The Positive, Negative and the Disturbing Sides of Bhootani’s Ouster


At least 47 members of the Balochistan Assembly (B.A.) cast their vote in a no-trust motion on December 26 against Speaker Mohammad Aslam Bhootani. There is a positive, a negative and a disturbing side of the move against Speaker Bhootani.

Firstly, the no-trust motion showed positive signs because the elected representatives of the Balochistan Assembly united to defeat an attempt from the Supreme Court and its pawns, such as people like Speaker Bhootani, to derail the democratic process in Balochistan. This was a very encouraging sign on the part of the politicians to stand against any judicial intrusion. The legislators sent a loud and clear message: They would stand for the supremacy of the parliament and oppose anyone who becomes a tool in the hands of the Supreme Court to undermine the significance of the parliament, which is the supreme institution in a parliamentary democratic set-up.

Secondly, the incident showed the negative and the selfish side of Balochistan’s legislators. They wasted no time to unite to preserve their government. The current adminstration is a few months away from completing its five-year term but the members of the provincial parliament are unwilling to give up their position a few months earlier. They want to make sure that they remain in the office until the very last day of their stint so that they keep benefiting from the perks and privileges attached to their positions.  These members of the the parliament, unfortunately, never demonstrated the same level of urgency and commitment to fight for the rights and needs of the common citizens of Balochistan. In the past five years, Balochistan has witnessed extraordinary human rights abuses, such as the kill and dump operations, and enormous natural calamities like the floods of the past three consecutive years. One wishes the Balochistan government had also acted and responded  in a similar quick fashion on  those urgent occasions.

Thirdly, the ongoing tussle between the Chief Minister and the Speaker has also exposed the deep involvement of the provincial bureaucracy in the political affairs of the province. Our bureaucrats are either too greedy or badly influenced by politicians. One can cite two examples of the brazen involvement of the bureaucracy in the tug of war among the politicians.

In the first place, Speaker Bhootani apparently compelled the Secretary of the assembly, Zahoor Ahmed Baloch, to go public and oppose the no-trust motion against him on the grounds of being extra-constitutional. The Secretary delightedly and immediately complied with Bhootani’s wish and addressed a press conference which eventually received enormous criticism from the pro-Raisani members of the assembly who accused the Secretary of being partisan and acting like a politician.

In the second instance, two top bureaucrats, the Principal Secretary of the Chief Minister and Director of Public Relation Department were caught on camera during the Balochistan Assembly session in which members of the assembly cast their vote against Speaker Bhootani. The two senior officers was seemingly entrusted the responsibility by Raisani to make sure that every M.P.A. [Member of the Provincial Assembly] showed them their ballot before casting it to make sure that they had indeed voted against the Speaker.

All three bureaucrats, Secretary of the Assembly and the two in Raisani’s side,  breached the public trust by indulging in unethical practices. If they had refused to be exploited by the politicians by clearly telling them in the face that they would not become a part of illegal practices, they could have easily done so considering their high and unshakable positions in the provincial bureaucracy. These bureaucrats, disappointingly, did not respect the sanctity of their office and brazenly submitted themselves to dirty politics and corrupt politicians. By agreeing to do so, they either saw some ‘benefits’ in return of their loyalty to the politicians or feared losing their current prestigious and lucrative positions.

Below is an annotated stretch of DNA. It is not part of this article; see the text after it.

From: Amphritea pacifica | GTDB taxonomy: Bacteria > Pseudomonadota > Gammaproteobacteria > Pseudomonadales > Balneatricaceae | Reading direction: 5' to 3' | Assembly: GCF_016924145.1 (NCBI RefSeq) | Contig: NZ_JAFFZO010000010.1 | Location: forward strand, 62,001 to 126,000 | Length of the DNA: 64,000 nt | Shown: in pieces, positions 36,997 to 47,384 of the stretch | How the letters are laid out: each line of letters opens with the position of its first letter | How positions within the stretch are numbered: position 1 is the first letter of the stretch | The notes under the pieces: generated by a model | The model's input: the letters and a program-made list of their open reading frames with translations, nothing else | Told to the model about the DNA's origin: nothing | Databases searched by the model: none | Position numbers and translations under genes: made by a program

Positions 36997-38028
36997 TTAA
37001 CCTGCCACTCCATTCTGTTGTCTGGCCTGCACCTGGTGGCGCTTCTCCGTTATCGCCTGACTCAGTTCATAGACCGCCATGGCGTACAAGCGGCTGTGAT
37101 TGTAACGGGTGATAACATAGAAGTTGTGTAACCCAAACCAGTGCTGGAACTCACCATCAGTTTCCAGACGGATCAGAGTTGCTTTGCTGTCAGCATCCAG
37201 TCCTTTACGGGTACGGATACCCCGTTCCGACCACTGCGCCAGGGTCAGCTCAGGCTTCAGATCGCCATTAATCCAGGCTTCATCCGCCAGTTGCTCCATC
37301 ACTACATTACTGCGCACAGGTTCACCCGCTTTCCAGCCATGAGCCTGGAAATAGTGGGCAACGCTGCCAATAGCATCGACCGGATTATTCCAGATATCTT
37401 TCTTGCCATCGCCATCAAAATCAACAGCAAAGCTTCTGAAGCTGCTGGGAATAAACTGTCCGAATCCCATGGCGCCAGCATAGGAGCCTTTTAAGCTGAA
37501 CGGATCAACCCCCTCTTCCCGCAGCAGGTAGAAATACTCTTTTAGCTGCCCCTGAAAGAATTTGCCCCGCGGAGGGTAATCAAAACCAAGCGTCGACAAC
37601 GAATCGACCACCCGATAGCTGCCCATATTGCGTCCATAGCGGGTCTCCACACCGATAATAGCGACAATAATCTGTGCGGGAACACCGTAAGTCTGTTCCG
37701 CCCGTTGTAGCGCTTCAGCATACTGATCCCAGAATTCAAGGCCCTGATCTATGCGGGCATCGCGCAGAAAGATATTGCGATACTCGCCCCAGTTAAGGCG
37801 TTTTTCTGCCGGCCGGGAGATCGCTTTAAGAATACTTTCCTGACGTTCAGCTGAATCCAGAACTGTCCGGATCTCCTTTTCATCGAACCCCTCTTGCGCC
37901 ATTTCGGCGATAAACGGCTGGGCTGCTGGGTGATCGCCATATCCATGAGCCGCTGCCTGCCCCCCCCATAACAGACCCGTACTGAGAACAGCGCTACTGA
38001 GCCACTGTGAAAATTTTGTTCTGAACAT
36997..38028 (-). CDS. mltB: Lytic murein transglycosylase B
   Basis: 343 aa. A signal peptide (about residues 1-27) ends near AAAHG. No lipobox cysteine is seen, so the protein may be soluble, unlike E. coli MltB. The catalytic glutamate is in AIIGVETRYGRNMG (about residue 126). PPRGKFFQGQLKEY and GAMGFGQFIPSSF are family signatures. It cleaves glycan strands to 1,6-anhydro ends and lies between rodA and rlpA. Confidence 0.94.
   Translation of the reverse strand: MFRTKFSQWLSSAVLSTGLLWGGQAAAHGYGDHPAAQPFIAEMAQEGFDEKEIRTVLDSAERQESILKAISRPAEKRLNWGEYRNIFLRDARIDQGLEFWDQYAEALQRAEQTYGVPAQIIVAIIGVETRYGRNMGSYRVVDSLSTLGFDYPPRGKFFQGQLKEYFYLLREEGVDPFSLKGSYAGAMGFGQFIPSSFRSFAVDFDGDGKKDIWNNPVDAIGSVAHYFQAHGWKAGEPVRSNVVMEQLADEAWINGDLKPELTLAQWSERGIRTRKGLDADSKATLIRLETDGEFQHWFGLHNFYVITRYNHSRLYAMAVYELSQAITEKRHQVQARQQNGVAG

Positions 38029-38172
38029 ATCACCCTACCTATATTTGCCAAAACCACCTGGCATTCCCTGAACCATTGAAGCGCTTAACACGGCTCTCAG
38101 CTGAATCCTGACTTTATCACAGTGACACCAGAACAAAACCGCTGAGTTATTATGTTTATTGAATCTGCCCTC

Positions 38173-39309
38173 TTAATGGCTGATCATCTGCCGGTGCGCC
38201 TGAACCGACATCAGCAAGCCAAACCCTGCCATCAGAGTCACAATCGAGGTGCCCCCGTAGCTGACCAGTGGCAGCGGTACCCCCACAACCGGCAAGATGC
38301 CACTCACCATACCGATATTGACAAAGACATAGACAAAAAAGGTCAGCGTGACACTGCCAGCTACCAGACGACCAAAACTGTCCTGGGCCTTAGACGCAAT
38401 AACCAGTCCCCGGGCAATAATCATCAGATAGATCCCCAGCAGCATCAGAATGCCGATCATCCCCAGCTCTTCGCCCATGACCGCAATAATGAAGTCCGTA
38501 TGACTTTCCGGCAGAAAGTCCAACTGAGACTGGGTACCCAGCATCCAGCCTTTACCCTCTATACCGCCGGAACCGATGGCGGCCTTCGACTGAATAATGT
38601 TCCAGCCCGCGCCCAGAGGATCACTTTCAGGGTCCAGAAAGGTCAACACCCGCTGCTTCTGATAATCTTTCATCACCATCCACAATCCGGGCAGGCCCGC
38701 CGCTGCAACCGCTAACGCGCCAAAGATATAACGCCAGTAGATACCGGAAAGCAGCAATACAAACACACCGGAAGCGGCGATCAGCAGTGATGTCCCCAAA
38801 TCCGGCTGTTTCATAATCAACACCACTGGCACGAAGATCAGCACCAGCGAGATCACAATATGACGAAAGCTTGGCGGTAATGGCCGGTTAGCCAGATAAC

Governor Nawab Zulfiqar Ali Magsi has summoned a session of the assembly on December 31st to elect a new Speaker for the House.

The current Deputy Speaker from the right-wing Jamiat Ulema-e-Islam,  Syed Matiullah Agha, is likely to replace Bhootani. But this is not going to be a smooth transition. The government’s bumpy ride is not over yet. The Balochistan High Court (B.H.C.) has already promptly responded to an application submitted by Bhootani, the ousted Speaker, in which the applicant has questioned the legality of  the way he was removed from his office.  Justice Tahira Safdar of the B.H.C has summoned the B.A. Secretary and the Deputy Speaker to respond to Bhootani’s charges while the infamous National Accountability Bureau (N.A.B.), which is notorious for being a permanent blackmailing institution against opposition leaders, has also taken notice of the violation of the secret ballot during the session that ousted Bhootani.

As we argued in our previous editorial,  the judiciary cannot make an impartial judgement on Balochistan’s ongoing constitutional crisis because it has already become too politicized and Speaker Bhootani is an open champion of the judiciary’s superiority over the legislative branch of the government. Therefore, the courts should abstain from hearing a case which, if decided in Bhootani’s favor, will profoundly empower the judiciary over the parliament. The Balochistan Assembly’s vote of no-trust against Bhootani should be respected and the election of a new Speaker on December 31 should also be allowed to take place smoothly. However, we strongly recommend action against politicians and bureaucrats who were found in undemocratic and unethical practices on camera.

This editorial was originally published in The Baloch Hal on December 29, 2012

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